As Goldman summarizes the April data, it demonstrated that "the government has been quietly loosening policy, more than what it may appear by looking at the magnitude of interest rates and RRR cuts." Furthermore, there is still a clear preference to use these relatively low profile methods of loosening than tools such as RRR cuts which are often described as “heavy weapons”. Then again, how "low profile" is a CNY10 trillion credit injection in 3 months is anyone's guess.
On the other hand, there are some concerns that there are more arbitrage activities than usual, which won’t help the real economy:
- Some firms might have borrowed at a low interest rate and then deposited the money at commercial banks.
- Other firms would then lend it to non-bank institutions instead of depositing the money at commercial banks, but this is significantly riskier since the safe borrowers such as large SOEs generally don’t need to borrow money this way.
The relatively low level of M1 is one sign indicating these arbitrary activities. If companies borrowed at a low interest rate and then deposited the money, they cannot deposit it in demand deposit accounts to enjoy the rate differential because the deposit rate is too low. The existence of some arbitrary activity almost always occurs when policy is being loosened and the interest rate is low.
So the fact that these activities exist does not mean monetary loosening is not helping the real economy - mounting evidence of stronger domestic demand growth especially in areas related to infrastructure FAI has demonstrated its usefulness. On the other hand, these concerns could add pressures on the central bank to lower the benchmark deposit rate, which hasn’t been adjusted for years, although the latest PBOC quarterly monetary policy report appeared to suggest some reluctance to cut.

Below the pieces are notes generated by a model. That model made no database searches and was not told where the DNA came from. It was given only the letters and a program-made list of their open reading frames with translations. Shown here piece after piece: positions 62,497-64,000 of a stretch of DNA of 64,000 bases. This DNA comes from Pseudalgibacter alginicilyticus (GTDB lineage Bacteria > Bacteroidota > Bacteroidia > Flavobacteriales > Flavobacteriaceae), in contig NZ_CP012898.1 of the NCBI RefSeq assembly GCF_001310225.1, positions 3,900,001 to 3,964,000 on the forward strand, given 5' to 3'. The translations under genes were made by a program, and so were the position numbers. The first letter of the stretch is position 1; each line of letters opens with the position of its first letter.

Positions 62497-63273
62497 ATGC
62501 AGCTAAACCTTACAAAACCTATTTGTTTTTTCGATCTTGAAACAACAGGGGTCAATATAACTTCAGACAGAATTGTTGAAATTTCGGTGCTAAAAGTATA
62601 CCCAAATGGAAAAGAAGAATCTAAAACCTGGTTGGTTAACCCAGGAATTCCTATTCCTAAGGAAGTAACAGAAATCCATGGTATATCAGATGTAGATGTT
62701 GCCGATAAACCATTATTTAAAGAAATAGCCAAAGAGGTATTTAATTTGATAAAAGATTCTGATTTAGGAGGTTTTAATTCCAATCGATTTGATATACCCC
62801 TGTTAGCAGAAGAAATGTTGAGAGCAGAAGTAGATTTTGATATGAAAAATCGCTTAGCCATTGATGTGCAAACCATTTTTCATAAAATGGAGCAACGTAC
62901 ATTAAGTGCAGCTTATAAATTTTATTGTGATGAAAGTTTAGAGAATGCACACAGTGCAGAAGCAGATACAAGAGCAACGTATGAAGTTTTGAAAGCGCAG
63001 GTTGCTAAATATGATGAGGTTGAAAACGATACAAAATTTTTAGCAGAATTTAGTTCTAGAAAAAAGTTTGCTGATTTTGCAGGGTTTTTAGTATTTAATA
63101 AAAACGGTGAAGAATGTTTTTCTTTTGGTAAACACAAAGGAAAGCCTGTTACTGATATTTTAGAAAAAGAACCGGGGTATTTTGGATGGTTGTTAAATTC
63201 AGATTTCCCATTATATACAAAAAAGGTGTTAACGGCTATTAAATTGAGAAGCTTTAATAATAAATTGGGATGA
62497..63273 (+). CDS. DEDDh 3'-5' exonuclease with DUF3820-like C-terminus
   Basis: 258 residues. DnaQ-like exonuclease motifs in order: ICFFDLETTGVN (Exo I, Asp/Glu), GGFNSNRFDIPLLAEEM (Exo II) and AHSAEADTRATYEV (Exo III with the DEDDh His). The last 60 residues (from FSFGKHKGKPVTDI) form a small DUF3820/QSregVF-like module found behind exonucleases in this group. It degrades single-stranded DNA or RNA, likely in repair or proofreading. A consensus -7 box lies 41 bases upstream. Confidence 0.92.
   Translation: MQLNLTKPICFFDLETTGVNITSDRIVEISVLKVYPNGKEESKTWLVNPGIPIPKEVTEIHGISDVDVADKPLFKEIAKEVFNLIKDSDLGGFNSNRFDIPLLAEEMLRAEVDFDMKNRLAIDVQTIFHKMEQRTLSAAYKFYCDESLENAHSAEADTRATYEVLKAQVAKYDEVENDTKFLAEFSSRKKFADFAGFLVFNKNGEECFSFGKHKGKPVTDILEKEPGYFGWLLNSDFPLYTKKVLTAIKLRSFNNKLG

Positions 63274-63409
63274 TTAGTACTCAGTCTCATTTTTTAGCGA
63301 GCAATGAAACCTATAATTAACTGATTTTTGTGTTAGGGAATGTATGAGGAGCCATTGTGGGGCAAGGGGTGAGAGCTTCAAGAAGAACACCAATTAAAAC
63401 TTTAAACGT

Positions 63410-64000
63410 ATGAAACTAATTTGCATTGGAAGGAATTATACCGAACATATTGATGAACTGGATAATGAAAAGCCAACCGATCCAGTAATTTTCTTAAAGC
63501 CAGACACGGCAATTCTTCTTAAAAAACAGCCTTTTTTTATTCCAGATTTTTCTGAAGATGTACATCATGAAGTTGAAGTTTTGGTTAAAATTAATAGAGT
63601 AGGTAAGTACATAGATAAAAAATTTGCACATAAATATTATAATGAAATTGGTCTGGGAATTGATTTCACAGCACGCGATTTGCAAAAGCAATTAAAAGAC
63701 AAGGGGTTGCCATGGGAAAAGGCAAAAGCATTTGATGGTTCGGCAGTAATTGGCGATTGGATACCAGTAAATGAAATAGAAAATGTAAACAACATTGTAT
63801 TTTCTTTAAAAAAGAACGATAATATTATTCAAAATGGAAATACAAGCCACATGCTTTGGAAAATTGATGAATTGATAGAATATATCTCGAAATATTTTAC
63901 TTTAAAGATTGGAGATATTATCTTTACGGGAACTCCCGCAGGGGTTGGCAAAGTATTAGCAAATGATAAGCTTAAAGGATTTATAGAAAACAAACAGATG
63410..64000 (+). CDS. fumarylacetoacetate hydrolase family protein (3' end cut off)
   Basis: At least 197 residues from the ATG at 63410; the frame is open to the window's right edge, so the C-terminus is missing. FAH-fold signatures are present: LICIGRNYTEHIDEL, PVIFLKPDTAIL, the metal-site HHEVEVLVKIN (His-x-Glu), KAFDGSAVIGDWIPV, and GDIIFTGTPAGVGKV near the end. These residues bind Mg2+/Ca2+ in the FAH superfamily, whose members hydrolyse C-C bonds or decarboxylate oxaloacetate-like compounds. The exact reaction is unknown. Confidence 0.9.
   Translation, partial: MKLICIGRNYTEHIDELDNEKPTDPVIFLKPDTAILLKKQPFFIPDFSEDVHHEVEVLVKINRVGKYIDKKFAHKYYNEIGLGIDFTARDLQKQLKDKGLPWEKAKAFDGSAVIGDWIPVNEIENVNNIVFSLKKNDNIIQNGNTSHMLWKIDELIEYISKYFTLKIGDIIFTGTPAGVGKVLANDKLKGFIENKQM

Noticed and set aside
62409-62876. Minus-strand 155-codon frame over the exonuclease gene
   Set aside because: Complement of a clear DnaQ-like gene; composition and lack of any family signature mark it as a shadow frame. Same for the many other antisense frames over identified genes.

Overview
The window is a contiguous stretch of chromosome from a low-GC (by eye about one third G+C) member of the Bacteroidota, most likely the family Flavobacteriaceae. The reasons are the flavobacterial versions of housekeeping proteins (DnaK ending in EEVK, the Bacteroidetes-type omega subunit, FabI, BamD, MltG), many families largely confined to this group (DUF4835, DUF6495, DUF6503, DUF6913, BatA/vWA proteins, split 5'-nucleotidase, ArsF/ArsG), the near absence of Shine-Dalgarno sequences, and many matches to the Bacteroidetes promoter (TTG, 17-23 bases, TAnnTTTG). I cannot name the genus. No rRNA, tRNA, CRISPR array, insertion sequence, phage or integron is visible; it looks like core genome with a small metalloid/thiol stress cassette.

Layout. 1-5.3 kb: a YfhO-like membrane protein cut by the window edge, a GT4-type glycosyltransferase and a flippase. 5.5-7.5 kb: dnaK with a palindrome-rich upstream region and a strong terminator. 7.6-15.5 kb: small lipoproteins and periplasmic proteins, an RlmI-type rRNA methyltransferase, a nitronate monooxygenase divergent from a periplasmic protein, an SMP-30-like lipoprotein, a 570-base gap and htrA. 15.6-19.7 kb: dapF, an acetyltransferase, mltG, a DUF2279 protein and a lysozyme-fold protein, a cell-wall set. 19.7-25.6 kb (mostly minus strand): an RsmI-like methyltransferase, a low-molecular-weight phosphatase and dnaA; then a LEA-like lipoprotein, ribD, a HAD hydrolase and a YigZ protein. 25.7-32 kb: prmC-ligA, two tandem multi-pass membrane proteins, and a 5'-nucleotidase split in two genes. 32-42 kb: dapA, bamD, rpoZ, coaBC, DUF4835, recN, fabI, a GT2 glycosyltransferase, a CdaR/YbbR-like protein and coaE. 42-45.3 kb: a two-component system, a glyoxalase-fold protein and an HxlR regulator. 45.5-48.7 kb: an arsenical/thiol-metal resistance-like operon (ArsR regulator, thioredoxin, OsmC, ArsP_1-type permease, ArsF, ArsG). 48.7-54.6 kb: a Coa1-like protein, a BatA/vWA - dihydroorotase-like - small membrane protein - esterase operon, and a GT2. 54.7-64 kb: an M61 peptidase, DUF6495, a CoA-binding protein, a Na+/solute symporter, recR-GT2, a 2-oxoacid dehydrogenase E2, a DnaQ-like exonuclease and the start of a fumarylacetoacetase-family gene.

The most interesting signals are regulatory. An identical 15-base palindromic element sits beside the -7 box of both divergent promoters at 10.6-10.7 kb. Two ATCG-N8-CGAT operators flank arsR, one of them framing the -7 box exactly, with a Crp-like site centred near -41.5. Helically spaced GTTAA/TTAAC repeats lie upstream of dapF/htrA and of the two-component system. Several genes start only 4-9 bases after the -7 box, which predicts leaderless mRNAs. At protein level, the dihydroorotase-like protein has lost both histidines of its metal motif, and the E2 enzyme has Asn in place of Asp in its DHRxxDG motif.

However, inflation will need to drop before a wholesale rate cut. The high level of CPI inflation recently was cited by the PBOC deputy governor as a reason why they hadn’t cut the benchmark deposit rate. But there is a growing consensus that April and May CPI and PPI will likely fall further from March level. Goldman believes May CPI can be below 3.0% and PPI close to -5%. If so there will not only be a lower level of concerns about inflation, there will likely be rising concerns about deflation.
There are also more renewed concerns about the spread of virus in some areas following a mini outbreak in Jilin province. This has led to a lockdown in a low tier city—though this doesn’t have a significant economic impact, it does tend to make policy makers in other parts of the country more cautious when they need to decide on whether to relax virus control policies. It also can directly affect consumer behavior as they become more concerned.
In paring, Goldman states that its current forecast for TSF growth implies the ratio between TSF growth and nominal GDP growth will rise to around 3 this year, consistent with the view that "the demand stimulus the government needs to implement could be larger than in 2016, but smaller than the GFC." This reflects the need to accommodate the ramping-up of infrastructure investment while mitigating the potential crowding-out of credit availability for private firms. The acceleration in local government bond issuance, along with a significant pickup in Rmb loans and corporate bond issuance...
... has driven a material pickup in TSF growth, with the TSF flow to GDP ratio up 14% in Q1. On the other hand, the report continued to emphasize consistency in housing policy and reiterated that policymakers should avoid using property as a short-term stimulus.